Understanding Your Paycheck

Picture this: You started a new job, the pay rate is almost twice what you were making before and you can’t wait to treat yourself and celebrate. Then, when the direct deposit hits your account it seems like half the money you thought you were getting is missing! HR and payroll give you a copy of your pay stub and tell you all is correct and that is your NET amount, not your GROSS pay, and all you see is a paper full of boxes and numbers. How do you make sense of all this?

Let’s start untangling this mystery. Although some paystubs might look slightly different, most of them will include at least three key sections: how much money you are being paid, how much money you are paying for federal and state taxes and other deductions taken from your pay.

1) Section 1: Gross vs. Net Pay

This is usually located at the top of your paystub, after your name and personal information. For pay rate, if you work by the hour, you will see the number of hours worked and how much you are being paid per hour. If working overtime, the hours and rate will appear in a separate line. The main figures to focus on are:

1) Gross pay: The amount you are paid before taxes or deductions are taken out

2) Net pay: The amount you actually receive after all taxes and deductions have been taken out

3) Year To Date (YTD): The total amount received since the beginning of the year, depending on pay stub, might show YTD Net and Gross pay, as well as hours and other aggregate categories.

2.) Section 2: Federal and State Taxes you pay

This is an important section in your paystub. These are some of the lines you may see:

a)Federal withholdings (federal taxes), Medicare and Social Security. This combination of estimated contributions is mandatory and may take up 7.65% of your gross income.

b)State and local taxes. These are your estimated payments towards your State income tax obligations.

Keep in mind that these tax deductions are not fixed, but based on the answers you submitted when you first started working on a form called W-4. On this form, you select the number of dependents you have and your HR department estimates how much to retain from your paycheck for taxes.

c)It is also important to keep in mind that the withholdings or contributions taken from your paycheck for taxes may not represent your total tax debt. In other words, when you file your tax return, the IRS will consider various factors, such as your household size, eligibility for deductions and credits, to recalculate your tax liability and determine if you will be getting a refund or if you underpaid your taxes and will have to pay the IRS and the State back.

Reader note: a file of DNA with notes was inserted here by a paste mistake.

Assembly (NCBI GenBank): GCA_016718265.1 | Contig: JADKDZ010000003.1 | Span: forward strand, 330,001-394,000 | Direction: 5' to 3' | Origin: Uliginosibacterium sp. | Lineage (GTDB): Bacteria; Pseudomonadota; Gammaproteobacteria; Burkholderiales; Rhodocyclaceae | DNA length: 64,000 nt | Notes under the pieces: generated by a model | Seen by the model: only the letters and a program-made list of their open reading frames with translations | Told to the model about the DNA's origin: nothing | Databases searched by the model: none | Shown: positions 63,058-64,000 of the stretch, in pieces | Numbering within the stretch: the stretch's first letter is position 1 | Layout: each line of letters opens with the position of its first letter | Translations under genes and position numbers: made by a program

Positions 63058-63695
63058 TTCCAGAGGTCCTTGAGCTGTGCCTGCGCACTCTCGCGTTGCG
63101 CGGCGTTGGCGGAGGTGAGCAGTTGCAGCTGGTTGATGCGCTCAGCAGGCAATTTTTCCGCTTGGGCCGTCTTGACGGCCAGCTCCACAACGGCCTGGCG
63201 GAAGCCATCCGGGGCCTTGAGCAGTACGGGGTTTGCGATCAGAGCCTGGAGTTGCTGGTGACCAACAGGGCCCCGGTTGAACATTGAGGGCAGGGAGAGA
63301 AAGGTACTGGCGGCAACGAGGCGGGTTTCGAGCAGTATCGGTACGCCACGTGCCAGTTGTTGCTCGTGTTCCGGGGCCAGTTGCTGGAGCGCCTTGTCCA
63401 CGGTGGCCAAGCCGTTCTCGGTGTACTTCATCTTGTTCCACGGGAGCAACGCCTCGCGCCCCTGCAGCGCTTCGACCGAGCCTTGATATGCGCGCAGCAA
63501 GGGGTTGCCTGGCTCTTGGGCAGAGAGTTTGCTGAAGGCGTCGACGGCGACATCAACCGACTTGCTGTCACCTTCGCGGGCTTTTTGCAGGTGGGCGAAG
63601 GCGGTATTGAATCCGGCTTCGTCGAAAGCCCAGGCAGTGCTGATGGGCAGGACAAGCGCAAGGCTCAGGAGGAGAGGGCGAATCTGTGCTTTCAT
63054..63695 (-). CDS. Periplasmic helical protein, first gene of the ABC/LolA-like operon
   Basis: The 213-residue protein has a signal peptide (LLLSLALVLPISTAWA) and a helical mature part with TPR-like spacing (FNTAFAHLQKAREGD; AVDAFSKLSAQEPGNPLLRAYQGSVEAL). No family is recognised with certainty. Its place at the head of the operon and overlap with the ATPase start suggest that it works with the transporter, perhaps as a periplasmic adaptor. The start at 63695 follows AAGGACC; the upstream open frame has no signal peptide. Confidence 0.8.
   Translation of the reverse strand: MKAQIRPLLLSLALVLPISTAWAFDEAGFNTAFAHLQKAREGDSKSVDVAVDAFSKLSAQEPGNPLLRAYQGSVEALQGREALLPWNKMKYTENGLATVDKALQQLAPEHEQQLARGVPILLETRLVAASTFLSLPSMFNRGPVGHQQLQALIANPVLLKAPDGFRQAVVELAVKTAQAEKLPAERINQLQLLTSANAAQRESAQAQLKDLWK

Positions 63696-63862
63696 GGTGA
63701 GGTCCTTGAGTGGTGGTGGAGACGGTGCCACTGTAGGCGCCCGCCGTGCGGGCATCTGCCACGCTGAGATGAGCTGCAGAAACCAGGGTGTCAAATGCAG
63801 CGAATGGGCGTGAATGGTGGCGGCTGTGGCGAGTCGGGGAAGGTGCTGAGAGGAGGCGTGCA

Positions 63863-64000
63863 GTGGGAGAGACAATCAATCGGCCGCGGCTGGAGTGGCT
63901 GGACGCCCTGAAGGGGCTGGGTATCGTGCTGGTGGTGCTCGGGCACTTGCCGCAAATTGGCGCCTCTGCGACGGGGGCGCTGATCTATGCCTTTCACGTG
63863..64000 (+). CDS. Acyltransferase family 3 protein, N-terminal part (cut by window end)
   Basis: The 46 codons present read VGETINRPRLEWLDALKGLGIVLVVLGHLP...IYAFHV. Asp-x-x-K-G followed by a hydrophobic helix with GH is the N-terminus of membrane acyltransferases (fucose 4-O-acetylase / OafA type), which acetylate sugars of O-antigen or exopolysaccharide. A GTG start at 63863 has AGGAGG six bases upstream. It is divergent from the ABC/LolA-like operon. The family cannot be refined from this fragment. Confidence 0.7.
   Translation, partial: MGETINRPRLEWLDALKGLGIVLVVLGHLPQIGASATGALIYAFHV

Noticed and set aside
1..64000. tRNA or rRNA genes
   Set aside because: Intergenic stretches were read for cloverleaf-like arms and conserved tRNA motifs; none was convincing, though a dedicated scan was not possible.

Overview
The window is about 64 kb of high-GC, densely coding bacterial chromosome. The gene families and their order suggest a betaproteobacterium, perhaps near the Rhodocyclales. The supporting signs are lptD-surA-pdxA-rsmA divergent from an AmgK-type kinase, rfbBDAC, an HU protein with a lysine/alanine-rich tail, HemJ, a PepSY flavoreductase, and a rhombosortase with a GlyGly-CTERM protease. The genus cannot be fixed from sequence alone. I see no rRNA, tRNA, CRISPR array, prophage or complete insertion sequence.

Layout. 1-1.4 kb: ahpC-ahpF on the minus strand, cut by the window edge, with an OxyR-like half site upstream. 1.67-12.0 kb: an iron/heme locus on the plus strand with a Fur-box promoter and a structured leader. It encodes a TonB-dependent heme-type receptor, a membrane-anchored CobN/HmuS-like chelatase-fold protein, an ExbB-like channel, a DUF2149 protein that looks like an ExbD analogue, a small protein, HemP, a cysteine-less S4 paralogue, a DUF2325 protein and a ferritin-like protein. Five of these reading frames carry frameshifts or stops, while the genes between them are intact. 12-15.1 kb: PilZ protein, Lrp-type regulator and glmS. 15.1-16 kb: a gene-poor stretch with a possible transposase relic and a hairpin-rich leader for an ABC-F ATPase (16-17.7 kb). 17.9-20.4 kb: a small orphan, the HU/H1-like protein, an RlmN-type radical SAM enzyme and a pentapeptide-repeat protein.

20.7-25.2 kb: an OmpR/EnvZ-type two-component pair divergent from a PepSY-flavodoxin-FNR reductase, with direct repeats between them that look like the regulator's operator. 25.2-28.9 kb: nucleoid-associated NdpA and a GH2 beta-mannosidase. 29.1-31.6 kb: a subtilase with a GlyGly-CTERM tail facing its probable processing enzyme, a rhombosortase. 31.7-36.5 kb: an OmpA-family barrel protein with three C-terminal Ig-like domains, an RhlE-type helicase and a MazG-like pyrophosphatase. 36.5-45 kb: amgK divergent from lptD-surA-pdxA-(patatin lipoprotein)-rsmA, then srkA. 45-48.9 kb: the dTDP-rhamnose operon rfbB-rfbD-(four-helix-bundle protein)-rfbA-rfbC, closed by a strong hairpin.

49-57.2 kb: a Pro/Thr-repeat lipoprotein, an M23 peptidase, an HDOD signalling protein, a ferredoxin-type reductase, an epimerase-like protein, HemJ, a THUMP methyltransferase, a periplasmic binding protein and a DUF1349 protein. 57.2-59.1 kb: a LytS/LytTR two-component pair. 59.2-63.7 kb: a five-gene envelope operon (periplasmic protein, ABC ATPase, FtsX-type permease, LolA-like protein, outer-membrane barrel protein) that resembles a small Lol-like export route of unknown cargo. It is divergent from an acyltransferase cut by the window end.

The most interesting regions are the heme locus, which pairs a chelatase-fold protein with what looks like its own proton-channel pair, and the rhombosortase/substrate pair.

3) Section 3: Other deductions:

Outside of taxes, you also pay other voluntary deductions (some might even be mandatory). These typically include payments for benefits like health insurance, retirement savings and transit, which you get to choose. The amounts for these voluntary withholdings vary significantly, depending on the costs of plans your employer offers and which options you chose. Health Insurance premiums can be especially costly. While not as common, you might also notice certain mandatory deductions which can reduce your payment significantly. For example: child support payments or consumer debts (like credit cards and personal loans) if you were sued in court and had a judgement entered against you.

Keep in mind that you should always get a notice from your payroll or HR department for these types of debts, and you should be given a chance to challenge or dispute them, if they are not correct.

Paychecks, although at times confusing, are key to knowing why you are making the amount of money that you are making and if there can be any adjustments. If you find yourself wondering about your pay, consider scheduling an appointment with a financial counselor, who can help you review, understand, verify that everything is correct, and even request changes, where it is possible.




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